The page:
Biography of Margaret Bourke-White
Childhood and Education
Margaret Bourke-White, the second of three children, was born to Minnie Bourke and Joseph White. Her father was Jewish but the couple chose to raise their children in their mother's Christian faith. It was a decision that would have a profound impact on Margaret who struggled with her "secret" Jewish heritage into adult life.
Margaret and her siblings were raised by a strict mother who demanded high standards of behavior and educational achievement. It was her father, however, who had the deeper impact on her childhood. An engineer and inventor who was responsible for developments to the rotary press, Joseph, according to historian Vicki Goldberg, "introduced Margaret to the world of machines" and shared with her his love of the camera, allowing her to help him develop pictures in the family bathtub. It was of little surprize, then, when some years later Bourke-White produced her first professional series of images of industrial machines.
Bourke-White prized her independence from an early age; breaking away from her family home as soon as she was able (to the chagrin of her mother). Commenting on her wanderlust, the artist herself supplied the following anecdote: "in my case running away began when I was such a tiny girl - I usually managed to negotiate a block or two before Mother caught up with me - that she began dressing me in a bright red sweater with a sign sewed on the back: 'My name is Margaret Bourke-White. I live at 210 North Mountain Avenue [...] Please bring me home.' This amused passers-by so much that I stopped running away, but I never stopped wanting to travel".
In 1921 Bourke-White began attending college at Columbia University where she studied biology. However, tragedy struck shortly after when her father suffered a serious stroke and died less than a year later.
Devastated at the loss of her father, and perhaps in an effort to honor his memory, Bourke-White took up photography and enrolled on a course at the Clarence H. White School. A famed artist (and no relation to Bourke-White) White taught her the foundations for what would be her future career. Her mother also showed support for her daughter by buying her her first camera. In fact, her camera soon provided her with a regular source of income. Demonstrating an entrepreneurial spirit, Bourke-White became a part-time photography counsellor and started a business taking and selling picture postcards of the camp to attendees and at a local gift shop.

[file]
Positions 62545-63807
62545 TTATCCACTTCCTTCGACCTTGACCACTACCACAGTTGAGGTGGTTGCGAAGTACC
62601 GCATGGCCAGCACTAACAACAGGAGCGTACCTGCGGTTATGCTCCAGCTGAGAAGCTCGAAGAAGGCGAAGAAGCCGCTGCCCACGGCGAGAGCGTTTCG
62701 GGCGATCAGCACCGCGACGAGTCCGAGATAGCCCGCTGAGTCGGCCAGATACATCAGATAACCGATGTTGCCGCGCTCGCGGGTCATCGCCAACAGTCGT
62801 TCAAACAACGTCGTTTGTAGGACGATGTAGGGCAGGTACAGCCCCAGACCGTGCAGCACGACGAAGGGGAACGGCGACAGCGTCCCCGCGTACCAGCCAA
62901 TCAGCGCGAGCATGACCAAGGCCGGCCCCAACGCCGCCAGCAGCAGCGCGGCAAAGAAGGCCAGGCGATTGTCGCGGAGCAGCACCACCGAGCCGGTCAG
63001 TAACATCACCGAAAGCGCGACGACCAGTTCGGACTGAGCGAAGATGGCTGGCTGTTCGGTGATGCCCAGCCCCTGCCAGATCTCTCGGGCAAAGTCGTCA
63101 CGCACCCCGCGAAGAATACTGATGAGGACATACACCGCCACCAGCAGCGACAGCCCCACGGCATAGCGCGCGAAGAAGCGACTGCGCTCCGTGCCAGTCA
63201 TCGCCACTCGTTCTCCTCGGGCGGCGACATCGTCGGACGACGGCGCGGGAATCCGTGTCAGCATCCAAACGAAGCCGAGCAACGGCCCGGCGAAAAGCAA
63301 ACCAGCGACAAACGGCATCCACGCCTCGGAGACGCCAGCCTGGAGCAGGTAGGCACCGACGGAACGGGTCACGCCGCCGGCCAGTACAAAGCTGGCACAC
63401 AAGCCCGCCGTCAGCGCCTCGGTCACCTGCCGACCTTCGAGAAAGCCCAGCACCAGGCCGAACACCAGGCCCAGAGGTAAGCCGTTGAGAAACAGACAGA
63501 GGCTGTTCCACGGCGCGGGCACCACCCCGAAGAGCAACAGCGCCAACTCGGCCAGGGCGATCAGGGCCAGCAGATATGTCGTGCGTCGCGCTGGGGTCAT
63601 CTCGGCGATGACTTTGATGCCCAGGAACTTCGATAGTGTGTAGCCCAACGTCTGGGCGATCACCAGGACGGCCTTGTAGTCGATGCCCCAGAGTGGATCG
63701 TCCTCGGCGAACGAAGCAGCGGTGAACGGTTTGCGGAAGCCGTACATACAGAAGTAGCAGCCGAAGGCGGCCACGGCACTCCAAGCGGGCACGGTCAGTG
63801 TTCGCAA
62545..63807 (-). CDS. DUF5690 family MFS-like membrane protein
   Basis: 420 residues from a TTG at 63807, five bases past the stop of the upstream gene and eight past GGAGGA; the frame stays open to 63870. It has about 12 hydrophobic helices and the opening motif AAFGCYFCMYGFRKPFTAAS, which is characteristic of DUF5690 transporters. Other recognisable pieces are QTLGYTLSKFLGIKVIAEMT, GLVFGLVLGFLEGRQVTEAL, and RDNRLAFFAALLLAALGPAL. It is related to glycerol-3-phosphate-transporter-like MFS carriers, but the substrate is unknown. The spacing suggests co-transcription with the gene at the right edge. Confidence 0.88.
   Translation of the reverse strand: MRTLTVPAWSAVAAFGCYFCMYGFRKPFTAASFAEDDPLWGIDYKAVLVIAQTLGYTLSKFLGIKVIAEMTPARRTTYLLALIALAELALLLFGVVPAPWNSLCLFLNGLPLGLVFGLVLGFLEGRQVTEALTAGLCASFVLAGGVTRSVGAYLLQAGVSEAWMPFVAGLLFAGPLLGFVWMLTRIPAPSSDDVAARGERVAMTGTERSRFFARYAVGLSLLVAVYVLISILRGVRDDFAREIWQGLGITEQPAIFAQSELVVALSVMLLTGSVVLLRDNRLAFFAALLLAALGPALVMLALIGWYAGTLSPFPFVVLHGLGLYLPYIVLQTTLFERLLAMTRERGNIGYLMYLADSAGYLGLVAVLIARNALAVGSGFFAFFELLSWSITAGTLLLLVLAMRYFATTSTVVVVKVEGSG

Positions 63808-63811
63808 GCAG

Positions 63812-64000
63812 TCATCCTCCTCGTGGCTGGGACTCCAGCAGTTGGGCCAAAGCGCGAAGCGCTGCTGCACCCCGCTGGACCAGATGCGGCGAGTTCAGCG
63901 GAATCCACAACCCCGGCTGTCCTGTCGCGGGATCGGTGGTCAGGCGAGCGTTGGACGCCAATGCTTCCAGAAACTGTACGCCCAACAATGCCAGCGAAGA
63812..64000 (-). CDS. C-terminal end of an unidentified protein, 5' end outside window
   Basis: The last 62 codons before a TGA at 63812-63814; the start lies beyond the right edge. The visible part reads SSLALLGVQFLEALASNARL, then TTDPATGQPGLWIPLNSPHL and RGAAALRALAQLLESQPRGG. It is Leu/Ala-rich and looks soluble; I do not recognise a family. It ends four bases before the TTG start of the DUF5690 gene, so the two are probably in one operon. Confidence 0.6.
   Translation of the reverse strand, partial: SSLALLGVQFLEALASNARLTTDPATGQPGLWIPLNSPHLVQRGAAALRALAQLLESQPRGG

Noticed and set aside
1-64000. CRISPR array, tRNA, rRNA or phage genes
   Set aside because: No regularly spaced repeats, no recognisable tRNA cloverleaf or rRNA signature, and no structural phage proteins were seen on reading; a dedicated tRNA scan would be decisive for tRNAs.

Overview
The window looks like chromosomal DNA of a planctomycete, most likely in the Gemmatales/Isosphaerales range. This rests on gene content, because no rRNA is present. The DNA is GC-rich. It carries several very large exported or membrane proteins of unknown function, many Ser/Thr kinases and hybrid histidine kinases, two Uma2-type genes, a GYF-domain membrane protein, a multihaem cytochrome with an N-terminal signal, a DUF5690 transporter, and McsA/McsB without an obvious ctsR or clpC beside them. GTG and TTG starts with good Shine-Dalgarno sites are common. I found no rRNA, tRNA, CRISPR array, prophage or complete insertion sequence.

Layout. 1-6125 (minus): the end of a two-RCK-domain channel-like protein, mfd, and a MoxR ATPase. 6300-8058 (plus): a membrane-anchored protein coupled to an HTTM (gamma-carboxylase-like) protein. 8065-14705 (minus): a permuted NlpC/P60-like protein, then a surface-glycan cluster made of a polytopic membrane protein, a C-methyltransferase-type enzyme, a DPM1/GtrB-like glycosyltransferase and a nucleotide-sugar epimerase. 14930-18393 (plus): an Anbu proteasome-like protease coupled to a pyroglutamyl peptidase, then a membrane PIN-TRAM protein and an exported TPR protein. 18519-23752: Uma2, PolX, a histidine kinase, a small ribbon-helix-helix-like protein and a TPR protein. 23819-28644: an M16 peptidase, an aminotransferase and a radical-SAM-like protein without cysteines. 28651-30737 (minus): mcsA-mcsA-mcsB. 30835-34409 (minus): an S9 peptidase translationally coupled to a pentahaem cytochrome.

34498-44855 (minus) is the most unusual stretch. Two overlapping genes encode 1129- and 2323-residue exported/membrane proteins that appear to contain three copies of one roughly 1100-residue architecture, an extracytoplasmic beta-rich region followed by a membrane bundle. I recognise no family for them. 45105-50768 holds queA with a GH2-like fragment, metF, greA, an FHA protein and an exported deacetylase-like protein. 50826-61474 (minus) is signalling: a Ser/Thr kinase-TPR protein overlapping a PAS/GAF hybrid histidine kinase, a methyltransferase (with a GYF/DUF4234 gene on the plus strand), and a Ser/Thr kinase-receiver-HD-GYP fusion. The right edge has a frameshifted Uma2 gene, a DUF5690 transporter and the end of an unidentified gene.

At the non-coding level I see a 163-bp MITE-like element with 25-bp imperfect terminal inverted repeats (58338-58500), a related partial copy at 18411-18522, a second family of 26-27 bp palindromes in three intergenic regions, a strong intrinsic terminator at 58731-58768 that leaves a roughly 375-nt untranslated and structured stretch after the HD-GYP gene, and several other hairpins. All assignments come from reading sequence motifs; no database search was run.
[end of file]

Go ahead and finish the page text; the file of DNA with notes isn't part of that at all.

Still struggling to meet her school fees, however, Bourke-White received unexpected help from the Mungers; siblings who ran a charity supporting promising college students. With their support she transferred to the University of Michigan to study herpetology (becoming well known amongst her classmates as the girl who kept a pet snake in her dorm room). Despite her major she continued to pursue her love of photography, working, for instance, on the school yearbook.
While in Michigan she began dating engineering student Everett Chapman. They married on June 13, 1924 but the union was troubled from the beginning; not least because of a strong personality clash with her new mother-in-law. Bourke-White was forced to leave school and move to Purdue, Indiana for Chapman's work and when she found she was pregnant in December of that year the couple decided jointly that she would have an abortion, a decision that would bring about the end of their marriage. After a move to Cleveland, in 1925, Bourke-White began taking evening classes at Case Western Reserve. Now a single woman (although it would be several years before they finalized their divorce) she moved to New York and enrolled in Cornell University where she finally graduated with a biology degree in 1927.
Bourke-White's professional career as a photographer began in earnest in 1927 when she took a trip to New York and met the architect Benjamin Moskowitz. He liked her portfolio and encouraged her to pursue work as an architectural photographer, which she did but only after moving to Cleveland to be nearer to her family. As her architectural photography evolved, so too did her sense for fashion and she drew attention for taking pictures throughout the city wearing dresses whose colors matched her velvet camera cloths.